University Procurement – maturing nicely, COUP is a success

I was speaking last week at COUP, the national Conference on University Procurement,  in Liverpool, hosted by the North-Western Universities Procurement Consortium (NWUPC).

The event stretched over two full days, and I couldn't make  it from start to finish, but I saw enough to know it was a very successful event, with over 300 delegates and a strong supplier representation in terms of the associated exhibition  - around 80 firms there, although I suspect there was a bit of strong-arming by the various consortia to get their framework suppliers to contribute!

The venue was the BT Convention Centre in the redeveloped docks area, an amazing collection now of galleries, bars, restaurants, apartments, with the Mersey providing an impressive backdrop. The facilities were great - the only question was whether it was almost too big. Even with 300 delegates, we rattled around a little in it, so there was perhaps a little lost in terms of the chance meetings with folk that you get in a more intimate venue.

Anyway, back to the event. Universities are wrestling with a number of issues. Like all public organisations, costs are an issue, although this is perhaps less keenly felt than elsewhere in the public sector - funding is not as tight in this sector compared to much of local or central government perhaps.

The more progressive procurement people and teams are increasingly thinking about how they can contribute to their institutions competitive positioning – not just cost-cutting, but how can suppliers help to attract more and better students (and indeed academics and teachers)?  At the same time, cost management is still a challenge in an environment populated with academics, who tend to have pretty strong views about the goods and services they want to receive! There are real parallels with hospital procurement there.

Nick Petford (see pic above) gave the keynote address. He is Vice Chancellor at the University of Northampton and Chair of Procurement UK – the newly formed national organisation launched to drive forward the procurement agenda in higher education. He’s a strong supporter of procurement, but has also raised a few hackles with his recent comments, where he has been critical of current procurement in the sector. He's probably doing it for the right reasons - to emphasise the need for improvement - but some heads of procurement who actually run pretty sophisticated operations aren't too impressed!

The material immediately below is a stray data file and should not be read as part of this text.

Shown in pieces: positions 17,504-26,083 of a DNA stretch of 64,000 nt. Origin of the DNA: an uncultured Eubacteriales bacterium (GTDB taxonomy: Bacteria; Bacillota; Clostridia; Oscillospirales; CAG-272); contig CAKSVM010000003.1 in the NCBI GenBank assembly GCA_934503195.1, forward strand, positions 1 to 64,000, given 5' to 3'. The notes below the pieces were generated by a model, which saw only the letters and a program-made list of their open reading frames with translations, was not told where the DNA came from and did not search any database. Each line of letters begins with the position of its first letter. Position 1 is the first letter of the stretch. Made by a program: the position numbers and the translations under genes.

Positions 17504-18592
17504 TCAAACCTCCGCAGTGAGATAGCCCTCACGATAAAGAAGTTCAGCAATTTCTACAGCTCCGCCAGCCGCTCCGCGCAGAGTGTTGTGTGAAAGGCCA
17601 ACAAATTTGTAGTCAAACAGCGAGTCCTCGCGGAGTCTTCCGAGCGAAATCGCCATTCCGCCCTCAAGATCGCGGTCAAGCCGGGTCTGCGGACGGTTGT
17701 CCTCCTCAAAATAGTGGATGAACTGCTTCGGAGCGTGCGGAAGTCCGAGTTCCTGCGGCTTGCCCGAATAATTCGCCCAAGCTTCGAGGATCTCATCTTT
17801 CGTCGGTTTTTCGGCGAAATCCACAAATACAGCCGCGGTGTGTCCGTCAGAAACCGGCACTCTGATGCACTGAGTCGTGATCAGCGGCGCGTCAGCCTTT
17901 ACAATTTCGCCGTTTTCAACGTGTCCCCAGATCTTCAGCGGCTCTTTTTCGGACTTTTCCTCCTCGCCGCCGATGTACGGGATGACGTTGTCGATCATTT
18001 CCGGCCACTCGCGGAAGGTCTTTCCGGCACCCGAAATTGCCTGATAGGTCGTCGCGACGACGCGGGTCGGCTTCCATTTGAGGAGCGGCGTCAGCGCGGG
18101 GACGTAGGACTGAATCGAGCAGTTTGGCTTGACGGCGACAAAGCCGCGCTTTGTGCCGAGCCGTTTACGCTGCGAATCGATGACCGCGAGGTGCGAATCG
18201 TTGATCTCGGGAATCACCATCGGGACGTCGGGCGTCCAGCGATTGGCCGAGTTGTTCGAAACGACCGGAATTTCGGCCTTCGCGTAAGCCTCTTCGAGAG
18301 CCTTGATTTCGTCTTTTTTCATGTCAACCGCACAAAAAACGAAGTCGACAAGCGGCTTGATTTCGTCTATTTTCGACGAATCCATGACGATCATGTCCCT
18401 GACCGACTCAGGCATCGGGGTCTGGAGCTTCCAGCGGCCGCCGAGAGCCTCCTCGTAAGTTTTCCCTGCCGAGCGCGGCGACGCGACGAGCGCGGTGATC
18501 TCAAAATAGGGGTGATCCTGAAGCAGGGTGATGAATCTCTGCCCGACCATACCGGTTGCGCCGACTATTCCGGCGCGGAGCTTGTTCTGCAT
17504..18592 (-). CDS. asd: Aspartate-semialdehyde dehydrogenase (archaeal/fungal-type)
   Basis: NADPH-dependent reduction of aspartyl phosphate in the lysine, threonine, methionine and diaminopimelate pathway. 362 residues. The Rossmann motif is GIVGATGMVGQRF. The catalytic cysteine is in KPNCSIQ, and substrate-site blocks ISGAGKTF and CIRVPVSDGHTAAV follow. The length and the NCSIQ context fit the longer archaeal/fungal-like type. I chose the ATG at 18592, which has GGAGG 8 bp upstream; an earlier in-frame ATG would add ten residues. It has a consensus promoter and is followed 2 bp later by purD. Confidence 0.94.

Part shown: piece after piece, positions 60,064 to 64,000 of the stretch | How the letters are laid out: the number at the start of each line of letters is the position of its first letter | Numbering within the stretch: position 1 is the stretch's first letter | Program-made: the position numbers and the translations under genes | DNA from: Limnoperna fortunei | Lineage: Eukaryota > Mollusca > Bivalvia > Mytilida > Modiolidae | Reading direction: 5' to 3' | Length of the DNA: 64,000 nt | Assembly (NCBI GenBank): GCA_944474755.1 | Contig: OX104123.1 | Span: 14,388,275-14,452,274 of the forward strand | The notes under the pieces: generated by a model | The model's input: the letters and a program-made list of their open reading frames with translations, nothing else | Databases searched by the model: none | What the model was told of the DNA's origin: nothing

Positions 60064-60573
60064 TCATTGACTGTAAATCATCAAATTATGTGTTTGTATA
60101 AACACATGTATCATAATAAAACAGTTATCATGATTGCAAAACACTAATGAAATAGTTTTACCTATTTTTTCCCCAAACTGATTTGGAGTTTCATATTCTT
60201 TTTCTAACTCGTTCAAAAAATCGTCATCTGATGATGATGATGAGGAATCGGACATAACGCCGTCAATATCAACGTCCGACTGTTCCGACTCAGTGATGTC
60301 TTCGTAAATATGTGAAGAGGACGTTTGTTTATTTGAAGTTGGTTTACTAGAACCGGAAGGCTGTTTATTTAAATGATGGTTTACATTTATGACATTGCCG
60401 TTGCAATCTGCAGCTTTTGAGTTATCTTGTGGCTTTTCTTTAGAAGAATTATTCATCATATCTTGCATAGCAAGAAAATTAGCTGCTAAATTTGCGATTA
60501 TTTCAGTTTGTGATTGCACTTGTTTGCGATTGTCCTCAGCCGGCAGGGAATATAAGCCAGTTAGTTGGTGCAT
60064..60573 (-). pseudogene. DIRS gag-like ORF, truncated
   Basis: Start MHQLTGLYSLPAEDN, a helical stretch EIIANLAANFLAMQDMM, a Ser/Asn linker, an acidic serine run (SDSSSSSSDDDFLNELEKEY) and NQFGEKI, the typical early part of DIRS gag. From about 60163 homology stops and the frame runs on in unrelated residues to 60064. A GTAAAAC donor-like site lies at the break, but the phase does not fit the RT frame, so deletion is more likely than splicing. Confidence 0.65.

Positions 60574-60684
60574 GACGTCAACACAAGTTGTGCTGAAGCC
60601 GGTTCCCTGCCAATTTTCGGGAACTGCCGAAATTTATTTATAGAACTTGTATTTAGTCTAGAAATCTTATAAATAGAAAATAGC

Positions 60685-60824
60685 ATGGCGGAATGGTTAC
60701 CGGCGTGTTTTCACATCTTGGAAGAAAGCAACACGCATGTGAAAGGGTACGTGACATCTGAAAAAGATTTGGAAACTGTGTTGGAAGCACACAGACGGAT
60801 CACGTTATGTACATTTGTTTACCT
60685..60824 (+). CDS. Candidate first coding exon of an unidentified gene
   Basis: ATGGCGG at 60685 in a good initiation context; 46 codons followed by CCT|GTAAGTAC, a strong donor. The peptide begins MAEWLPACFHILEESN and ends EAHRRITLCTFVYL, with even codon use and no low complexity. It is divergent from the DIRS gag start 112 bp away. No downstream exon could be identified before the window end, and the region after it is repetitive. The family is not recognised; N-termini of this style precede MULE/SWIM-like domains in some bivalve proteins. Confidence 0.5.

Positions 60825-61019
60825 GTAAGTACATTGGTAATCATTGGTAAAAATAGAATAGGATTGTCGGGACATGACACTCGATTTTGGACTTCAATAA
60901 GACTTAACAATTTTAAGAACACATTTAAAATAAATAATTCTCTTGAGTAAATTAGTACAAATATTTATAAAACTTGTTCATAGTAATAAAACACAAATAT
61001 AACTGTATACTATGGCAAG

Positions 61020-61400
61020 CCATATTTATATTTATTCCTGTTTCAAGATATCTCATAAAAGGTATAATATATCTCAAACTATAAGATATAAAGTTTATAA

We also had an interesting discussion after my presentation around the value of setting targets. The sector has set itself a target for 30% of spend to be collaborative by 2015, and I was asked whether I thought that sort of target is useful. I gave a good politicians answer, "it depends on the situation and it's value may change over time". One delegate pointed out that targets could just lead to people "gaming" the system, as we've seen too often with SME targets and similar examples. On the other hand, setting targets can focus busy minds on  a particular topic. It's a good question - and applies to all sorts of target - so we'll come back to it another time.

The keynote on day two was Paul Cousins, Professor of Operations Management at Manchester University Business School - an excellent presentation, the hour went very quickly, and we'll cover that in more detail shortly. But all in all, a very successful event, and a sector where procurement is continuing to make positive strides. Very well done to Mike Haslin, Paul Tomany, the team from NWUPC and everyone involved.

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  1. Dave Sheldon:

    Maybe, like the Cabinet Office, the 30% target should be an aspiration.

    Like most sectors there is both good and bad procurment within HE, with much of it down to the support given at the top of the organisation to setting up a procurement team with the necessary resources. This would allow Procurement to undertake more than the minimum necessary compliance with rules and regulations.

    Sorry not to see you there Peter but I was attending a very interesting seminar by Dr Jo Meehan on Understanding Power: leveraging beyond spend.

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